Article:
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Peter Spufford

Bio: Peter Spufford is an academic researcher from Royal Netherlands Academy of Arts and Sciences. The author has contributed to research in topics: Commercial Revolution & Trade barrier. The author has an hindex of 9, co-authored 10 publications receiving 953 citations.

Papers
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Journal ArticleDOI
TL;DR: A full-scale study of the history of money, not merely of coinage, to have been written for medieval Europe can be found in this article, where a detailed picture of the many and changing roles played by money in all its forms, in all parts of Europe throughout the Middle Ages.
Abstract: This is a full-scale study of the history of money, not merely of coinage, to have been written for medieval Europe. The book is not limited to one country, or to any one period or theme, but extracts the most important elements for the historian across the broadest possible canvas. Its scope extends from the mining of precious metals on the one hand, to banking, including the use of cheques and bills of exchange, on the other. Chapters are arranged chronologically, rather than regionally or thematically, and offer a detailed picture of the many and changing roles played by money, in all its forms, in all parts of Europe throughout the Middle Ages. Thus money is seen as having differing values for differing parts of individual societies. The book shows money moving and changing as a result of war and trade and other political, economic and ecclesiastical activities without regard for national barriers or the supposed separation between 'East' and 'West'.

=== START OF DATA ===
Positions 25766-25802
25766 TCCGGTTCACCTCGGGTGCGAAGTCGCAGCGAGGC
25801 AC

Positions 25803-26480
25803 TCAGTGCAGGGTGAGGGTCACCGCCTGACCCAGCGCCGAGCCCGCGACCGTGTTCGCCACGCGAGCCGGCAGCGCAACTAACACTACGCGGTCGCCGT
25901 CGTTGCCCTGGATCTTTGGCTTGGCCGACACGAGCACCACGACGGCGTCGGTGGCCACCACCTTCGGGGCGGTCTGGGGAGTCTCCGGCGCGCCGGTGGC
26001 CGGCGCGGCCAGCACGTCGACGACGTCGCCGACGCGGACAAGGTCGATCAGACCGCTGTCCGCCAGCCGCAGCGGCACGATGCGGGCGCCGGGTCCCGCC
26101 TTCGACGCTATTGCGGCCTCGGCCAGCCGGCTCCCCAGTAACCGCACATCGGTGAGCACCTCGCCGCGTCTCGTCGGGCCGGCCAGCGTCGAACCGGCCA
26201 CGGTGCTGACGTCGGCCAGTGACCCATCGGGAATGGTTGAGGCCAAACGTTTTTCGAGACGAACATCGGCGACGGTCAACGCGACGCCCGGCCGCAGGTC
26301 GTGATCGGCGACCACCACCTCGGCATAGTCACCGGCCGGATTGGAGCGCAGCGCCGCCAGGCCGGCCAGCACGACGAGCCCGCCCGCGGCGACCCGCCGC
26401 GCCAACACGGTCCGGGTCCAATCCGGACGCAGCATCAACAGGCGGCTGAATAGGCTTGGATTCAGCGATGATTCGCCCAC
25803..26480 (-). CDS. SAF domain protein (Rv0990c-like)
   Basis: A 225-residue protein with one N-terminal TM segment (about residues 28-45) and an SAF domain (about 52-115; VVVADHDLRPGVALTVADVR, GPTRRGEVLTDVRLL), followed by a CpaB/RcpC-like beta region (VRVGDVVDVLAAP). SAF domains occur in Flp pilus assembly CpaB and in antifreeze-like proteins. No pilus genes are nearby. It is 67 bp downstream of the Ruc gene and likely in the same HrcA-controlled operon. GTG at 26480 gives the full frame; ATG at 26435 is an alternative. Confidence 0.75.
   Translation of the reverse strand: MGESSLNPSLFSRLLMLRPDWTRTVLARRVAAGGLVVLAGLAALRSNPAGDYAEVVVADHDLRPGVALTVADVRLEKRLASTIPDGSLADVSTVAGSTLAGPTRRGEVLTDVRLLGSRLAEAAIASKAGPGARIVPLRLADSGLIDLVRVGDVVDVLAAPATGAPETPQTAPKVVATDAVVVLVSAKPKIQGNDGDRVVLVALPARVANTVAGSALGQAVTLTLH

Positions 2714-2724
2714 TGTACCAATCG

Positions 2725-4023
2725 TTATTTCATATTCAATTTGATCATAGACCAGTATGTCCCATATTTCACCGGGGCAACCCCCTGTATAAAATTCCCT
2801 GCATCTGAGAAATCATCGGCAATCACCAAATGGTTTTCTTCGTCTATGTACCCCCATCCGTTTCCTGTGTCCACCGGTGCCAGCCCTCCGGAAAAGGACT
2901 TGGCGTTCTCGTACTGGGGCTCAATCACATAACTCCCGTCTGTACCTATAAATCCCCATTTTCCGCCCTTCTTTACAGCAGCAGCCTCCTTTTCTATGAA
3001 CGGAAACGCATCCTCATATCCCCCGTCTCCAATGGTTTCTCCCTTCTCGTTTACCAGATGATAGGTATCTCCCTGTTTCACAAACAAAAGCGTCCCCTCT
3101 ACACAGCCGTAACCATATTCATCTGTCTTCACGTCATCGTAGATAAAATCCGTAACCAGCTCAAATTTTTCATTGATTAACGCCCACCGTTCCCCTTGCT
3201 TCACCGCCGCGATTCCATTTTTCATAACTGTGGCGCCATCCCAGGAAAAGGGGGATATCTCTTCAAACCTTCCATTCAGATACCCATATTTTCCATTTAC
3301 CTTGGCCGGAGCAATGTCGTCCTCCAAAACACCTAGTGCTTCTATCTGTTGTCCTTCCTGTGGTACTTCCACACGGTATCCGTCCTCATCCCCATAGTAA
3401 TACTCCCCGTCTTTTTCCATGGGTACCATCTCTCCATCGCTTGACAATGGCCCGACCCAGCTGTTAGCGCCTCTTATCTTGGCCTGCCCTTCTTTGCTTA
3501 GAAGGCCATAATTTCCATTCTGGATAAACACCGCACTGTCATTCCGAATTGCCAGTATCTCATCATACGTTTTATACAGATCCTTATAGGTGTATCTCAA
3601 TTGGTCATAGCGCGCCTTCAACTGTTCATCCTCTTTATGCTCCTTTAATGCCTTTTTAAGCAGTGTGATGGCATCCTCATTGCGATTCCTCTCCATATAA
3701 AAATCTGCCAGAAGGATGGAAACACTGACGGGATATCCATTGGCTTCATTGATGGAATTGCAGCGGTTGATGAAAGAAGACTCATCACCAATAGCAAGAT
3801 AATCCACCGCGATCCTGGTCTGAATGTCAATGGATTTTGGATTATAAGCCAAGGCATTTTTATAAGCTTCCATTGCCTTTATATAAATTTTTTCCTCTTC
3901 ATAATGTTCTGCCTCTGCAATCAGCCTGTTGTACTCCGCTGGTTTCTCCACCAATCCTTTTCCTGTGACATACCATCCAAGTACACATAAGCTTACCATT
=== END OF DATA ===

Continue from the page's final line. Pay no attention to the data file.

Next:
295 citations

Book
01 Jan 1988
TL;DR: In this paper, the authors discuss the role of money in the commercial revolution of the thirteenth century and the early modern period of money and its role in the price revolution.
Abstract: List of maps List of tables List of graphs Acknowledgements Introduction Part I. Before the Commercial Revolution: 1. Roman-Barbarian discontinuity 2. The appearance of the denier and the revival of trade 3. 'Feudal' deniers and 'Viking' dirhams 4. Saxon silver and the expansion of minting Part II. The Commercial Revolution of the Thirteenth Century: 5. New silver c.1160-c.1330 6. The balance of payments and the movement of silver 7. European silver and African gold 8. New mints 9. Ingots of silver 10. New money 11. The place of money in the commercial revolution of the thirteenth century Part III. The Late Middle Ages: 12. The victory of gold 13. The scourge of debasement 14. The money of Europe around 1400 15. The bullion-famines of the Late Middle Ages 16. Money on the eve of the price revolution Conclusion Appendices Coin index General index.